' aipnrtnrt i role An ambula fnt e Ct 9j,
ingT5the at gel.HWolel 'wapace.
the dispos.il of the visitors, and taken to
headquarters, with an immense amount
of papers and books. .
-The appearance of Colonel. Ould to ,a
person who knew him pii,:,r to the break-
ing out'of- this wicked rebellion is onme
of great change. In size the rebel
commissioner is about six feet, and rather
rotund.. His f ce is completely covered '
with a grayish grizzly beard, and a- .
gether he looks like a man who has te
burdens of a -' kingdom" to bear on Whf
shoulders. Colon= -Ould-wwworea-c.
I bU w I r.n tfovercoat. fas' 1

Congress Re-affirming' the Monroe
,- IDoctrine'.
Mr. Davis, of Maryland, (Union,)
'from the Committee on Foreign Affairs,
l,:prt.l-r.- the following joint resolution ;
J&.solved, That thl Congress of the
United States are unwilling by silence to
leave the Nations of the world under the
imn pre-'on that they are in.differi nt
spect.it,-,rs .f the dplorable events now
transpiring in the Republic of Mexico.
Therefore they think it fit to declare
that it does'not accord with the people
of the United States to acknowledge a
Monarchical Government erected on the
ruins of'any Republican Goverument in
America under the auspices of any Euro-
pean Power.
Mr. Brooks, of New York, (Dem;,),
said if it be nota mere paper fulmina-
tion. I do not object, but if it be a deto
nation only to burst in the House, what
is the use df it? Is anytnirlg to be
done with it? '
Mr. Davis, of Maryblnd, re lied
whether it is a mere paper fulmination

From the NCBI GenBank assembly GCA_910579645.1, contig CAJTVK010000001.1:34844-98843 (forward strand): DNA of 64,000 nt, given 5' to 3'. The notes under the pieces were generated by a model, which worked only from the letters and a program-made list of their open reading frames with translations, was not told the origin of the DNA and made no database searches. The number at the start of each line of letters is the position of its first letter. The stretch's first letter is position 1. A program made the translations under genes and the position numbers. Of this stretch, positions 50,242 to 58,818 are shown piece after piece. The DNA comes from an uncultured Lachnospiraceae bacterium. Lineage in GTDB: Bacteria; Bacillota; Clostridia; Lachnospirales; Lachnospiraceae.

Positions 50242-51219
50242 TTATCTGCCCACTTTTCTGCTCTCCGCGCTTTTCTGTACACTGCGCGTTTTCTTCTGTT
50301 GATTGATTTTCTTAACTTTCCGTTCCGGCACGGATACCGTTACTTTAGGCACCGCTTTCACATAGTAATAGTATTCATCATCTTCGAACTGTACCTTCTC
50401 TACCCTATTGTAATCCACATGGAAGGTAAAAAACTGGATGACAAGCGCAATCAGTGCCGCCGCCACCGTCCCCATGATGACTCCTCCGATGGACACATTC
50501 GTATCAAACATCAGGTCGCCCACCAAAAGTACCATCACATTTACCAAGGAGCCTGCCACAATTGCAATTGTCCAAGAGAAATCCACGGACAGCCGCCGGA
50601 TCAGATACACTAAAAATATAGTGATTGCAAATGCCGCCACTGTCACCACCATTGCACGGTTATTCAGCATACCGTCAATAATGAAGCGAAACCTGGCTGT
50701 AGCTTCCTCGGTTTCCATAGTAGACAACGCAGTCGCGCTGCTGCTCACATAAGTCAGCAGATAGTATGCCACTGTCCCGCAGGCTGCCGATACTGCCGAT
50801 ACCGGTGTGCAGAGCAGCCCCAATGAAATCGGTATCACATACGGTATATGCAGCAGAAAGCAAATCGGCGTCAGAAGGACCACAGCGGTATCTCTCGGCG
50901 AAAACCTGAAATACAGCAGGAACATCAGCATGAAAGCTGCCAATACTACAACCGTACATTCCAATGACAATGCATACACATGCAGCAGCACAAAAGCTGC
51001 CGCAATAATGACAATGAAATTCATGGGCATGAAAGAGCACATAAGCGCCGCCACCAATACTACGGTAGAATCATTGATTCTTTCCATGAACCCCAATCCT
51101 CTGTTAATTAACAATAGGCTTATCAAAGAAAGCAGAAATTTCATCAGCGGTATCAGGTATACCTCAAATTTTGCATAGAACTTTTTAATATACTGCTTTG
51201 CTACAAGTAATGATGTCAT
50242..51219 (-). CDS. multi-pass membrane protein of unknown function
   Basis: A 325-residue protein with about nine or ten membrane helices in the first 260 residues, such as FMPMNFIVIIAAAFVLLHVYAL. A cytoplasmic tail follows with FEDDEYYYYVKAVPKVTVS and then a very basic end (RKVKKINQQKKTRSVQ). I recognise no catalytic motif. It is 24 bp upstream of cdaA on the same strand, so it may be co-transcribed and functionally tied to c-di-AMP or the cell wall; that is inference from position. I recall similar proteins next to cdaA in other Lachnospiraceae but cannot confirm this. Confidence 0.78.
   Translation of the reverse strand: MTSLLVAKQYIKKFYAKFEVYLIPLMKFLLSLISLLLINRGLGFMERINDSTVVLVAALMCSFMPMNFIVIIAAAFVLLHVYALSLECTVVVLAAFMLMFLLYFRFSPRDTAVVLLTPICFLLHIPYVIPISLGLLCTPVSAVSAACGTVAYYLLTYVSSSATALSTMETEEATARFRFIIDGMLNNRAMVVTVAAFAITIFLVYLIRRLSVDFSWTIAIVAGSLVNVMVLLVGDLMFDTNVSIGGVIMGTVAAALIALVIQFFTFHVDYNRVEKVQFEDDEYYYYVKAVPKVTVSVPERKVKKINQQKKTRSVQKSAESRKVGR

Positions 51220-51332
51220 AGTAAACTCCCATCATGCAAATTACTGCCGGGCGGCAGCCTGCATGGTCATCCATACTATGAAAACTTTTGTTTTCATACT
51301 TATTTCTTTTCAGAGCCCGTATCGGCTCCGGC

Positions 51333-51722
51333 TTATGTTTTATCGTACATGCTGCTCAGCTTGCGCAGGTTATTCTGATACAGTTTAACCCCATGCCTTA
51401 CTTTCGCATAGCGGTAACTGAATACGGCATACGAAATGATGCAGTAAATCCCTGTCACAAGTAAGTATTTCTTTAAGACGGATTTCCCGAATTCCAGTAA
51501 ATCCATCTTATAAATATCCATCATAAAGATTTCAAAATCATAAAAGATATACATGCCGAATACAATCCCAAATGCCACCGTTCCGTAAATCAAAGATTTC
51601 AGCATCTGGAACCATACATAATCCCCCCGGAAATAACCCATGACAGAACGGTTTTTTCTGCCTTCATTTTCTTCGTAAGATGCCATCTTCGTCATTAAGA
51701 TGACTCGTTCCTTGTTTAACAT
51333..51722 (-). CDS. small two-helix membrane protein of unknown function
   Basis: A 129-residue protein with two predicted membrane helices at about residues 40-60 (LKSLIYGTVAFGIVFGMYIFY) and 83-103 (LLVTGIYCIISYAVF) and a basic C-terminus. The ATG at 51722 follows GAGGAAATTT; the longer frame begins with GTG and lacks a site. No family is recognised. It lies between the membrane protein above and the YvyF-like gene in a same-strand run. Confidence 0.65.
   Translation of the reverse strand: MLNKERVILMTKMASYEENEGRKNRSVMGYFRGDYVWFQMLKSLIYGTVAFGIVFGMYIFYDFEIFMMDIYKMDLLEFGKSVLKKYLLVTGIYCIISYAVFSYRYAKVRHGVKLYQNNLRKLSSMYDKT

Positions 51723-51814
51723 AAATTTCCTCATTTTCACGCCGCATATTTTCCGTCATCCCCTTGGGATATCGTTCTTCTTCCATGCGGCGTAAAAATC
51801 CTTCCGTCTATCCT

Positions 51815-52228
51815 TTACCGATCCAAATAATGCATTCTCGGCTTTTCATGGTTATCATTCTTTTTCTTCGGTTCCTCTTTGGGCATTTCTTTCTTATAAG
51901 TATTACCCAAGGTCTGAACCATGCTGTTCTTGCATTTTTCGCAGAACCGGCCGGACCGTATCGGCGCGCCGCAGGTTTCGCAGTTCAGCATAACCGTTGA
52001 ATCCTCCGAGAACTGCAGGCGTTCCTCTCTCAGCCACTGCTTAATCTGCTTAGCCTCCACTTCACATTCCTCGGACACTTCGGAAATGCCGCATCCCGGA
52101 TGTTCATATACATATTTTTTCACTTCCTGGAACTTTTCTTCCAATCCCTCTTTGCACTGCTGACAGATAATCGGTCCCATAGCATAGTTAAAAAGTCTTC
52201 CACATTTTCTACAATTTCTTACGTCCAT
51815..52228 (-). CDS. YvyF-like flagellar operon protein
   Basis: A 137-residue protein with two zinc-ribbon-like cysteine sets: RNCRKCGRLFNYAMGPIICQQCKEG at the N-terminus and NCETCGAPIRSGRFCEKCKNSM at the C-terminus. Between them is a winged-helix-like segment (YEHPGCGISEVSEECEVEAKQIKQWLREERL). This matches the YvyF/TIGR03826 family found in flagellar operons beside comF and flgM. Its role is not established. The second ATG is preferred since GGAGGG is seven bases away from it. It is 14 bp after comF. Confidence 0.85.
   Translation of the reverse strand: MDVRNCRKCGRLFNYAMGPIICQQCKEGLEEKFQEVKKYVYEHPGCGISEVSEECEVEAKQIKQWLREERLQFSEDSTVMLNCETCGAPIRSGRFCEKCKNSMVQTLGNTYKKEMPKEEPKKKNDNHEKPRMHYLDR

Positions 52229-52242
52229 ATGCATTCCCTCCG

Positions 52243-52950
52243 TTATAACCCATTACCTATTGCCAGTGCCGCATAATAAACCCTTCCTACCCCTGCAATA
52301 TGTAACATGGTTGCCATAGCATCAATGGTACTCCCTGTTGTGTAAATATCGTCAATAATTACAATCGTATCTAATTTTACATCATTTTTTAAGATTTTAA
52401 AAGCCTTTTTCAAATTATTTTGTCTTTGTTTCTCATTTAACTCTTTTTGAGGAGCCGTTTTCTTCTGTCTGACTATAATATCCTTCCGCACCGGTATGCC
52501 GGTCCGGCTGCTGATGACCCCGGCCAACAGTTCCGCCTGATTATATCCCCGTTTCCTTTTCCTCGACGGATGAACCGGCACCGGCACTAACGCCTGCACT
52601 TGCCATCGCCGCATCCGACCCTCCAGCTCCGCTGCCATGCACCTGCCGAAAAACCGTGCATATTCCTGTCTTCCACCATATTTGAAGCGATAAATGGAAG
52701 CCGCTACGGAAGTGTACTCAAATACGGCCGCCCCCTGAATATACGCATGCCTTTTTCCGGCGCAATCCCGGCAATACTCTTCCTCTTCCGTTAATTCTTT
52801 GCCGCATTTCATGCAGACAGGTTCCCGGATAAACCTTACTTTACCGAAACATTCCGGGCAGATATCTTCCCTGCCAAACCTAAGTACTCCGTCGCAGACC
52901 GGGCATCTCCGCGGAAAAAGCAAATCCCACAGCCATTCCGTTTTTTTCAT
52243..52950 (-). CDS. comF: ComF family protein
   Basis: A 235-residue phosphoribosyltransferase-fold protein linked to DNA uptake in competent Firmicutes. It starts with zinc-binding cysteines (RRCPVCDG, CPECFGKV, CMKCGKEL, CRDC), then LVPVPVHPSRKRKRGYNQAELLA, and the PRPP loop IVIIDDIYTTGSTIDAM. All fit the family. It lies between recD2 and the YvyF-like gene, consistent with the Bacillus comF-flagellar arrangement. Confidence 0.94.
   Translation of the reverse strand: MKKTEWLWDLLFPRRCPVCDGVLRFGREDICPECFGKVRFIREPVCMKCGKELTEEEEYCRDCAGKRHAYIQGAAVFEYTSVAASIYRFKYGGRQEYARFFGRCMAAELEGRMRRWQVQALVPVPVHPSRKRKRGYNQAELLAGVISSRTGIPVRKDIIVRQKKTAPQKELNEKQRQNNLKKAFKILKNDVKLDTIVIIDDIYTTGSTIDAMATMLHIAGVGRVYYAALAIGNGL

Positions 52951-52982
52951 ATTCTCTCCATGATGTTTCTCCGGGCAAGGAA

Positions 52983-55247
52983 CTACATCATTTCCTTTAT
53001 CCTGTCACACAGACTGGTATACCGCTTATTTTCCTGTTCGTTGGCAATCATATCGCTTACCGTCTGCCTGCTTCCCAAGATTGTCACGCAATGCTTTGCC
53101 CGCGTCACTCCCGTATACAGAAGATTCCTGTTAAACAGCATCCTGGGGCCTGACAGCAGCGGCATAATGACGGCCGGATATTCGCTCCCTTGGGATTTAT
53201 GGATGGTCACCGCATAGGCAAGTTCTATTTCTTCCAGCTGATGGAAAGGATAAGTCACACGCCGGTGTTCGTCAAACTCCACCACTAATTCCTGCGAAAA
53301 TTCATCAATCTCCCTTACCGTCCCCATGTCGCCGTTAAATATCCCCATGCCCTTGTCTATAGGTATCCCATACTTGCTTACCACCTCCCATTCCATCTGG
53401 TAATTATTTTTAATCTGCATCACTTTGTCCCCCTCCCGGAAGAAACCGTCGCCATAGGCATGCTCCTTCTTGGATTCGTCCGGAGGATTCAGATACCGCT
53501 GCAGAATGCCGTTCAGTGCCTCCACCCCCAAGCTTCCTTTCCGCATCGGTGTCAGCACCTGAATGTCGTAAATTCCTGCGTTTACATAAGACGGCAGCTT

or not, depends upon whether Congress
will adopt it, and whether in adopting
it they represent the opinion of tihe
people of the United States. The reso-
lution is simply a 'declaration of what
our policy should be. touching our inte-
rests very nearly. I suppose it is not a
subject any one wishes to -discuss. I
move the previous question.
The resolutions then passed unasi-_-
mously, 109 members of the house being

S "HAnTroD,, April 5, 1864.
We have returns from all but three towns in the
State-New Fairfield, chester and Roxbury. The foot-
ingsare: Buckigham, (rep.) 88,445; Seymour, (dem.)
32,904-Buckingham's majority, 5,;541.T rtue S-nate.
i'tcOn U oni En tI rtuie, d <,,:i'- atic; the House one
bundr..dj and ifry-cjgbt Otra: to seventy-twod emo-.
cratc-nmus giving the Omon parry rto-thirds cf tthe
Le,nLlanre, which secures an atecdn
~r~w ~ n..,..,-- -
At the eiect'on f-ir rtv *:fflcoira ealdi nre yesterday
aotui a thr.-ffiithe v,. wiaa .pol.T:d. The Um.n ma-
turv 6 abo so4,7ui'*.
Rcnrarns rom the Lnter,-r t.tnms are m.nare.
Laneastei gives 50 Union majority, Troy 130, Dayton
800, Cl.vdala d 1,5,:6,. "' .
The democrats carry Columbus.
S.. S. Louis, April. '
Major TTrois'i maj;.nry a over '500. The new
OLun-cd n-l eitand ti -En rai cLals to aven cone'rv
2re'. The agLga7iet v-:,lA 4 ab, icut 10000, or about
:.aOstherd lees lhan. thai at Lth elcanon Jast eprng.
,, tr, dem<:m:rc r ats a n -'a didate.
Mr. ri.:i0, .:1ro rrac,,, -ras elet..i Mayeorof Tef-.
-er~e' '.,t'ry by twetnry-.fl.e .Liajor.y- over Wagaer,, a ,r

abl severall years back, and a s KLE(HIfON INM l.aru'arr.
hat. His companion, Captain HIalt A L..-we, April 5.
d -ull d at thU cty lM0oc t -, the democi.rati ned Wh0 as
was attired in gray uniform,s full dre loathed y. e Ujal t.aj,-t.-ray. Abneer Feby wa,, cho-
sash and belt, but wore no sword. -. m May...r.
The'object of his mission can only be EE M a E-A cELicno. -
guessed at, but relates to the future plan T oo requIred under t Pr dsat' prooelna-.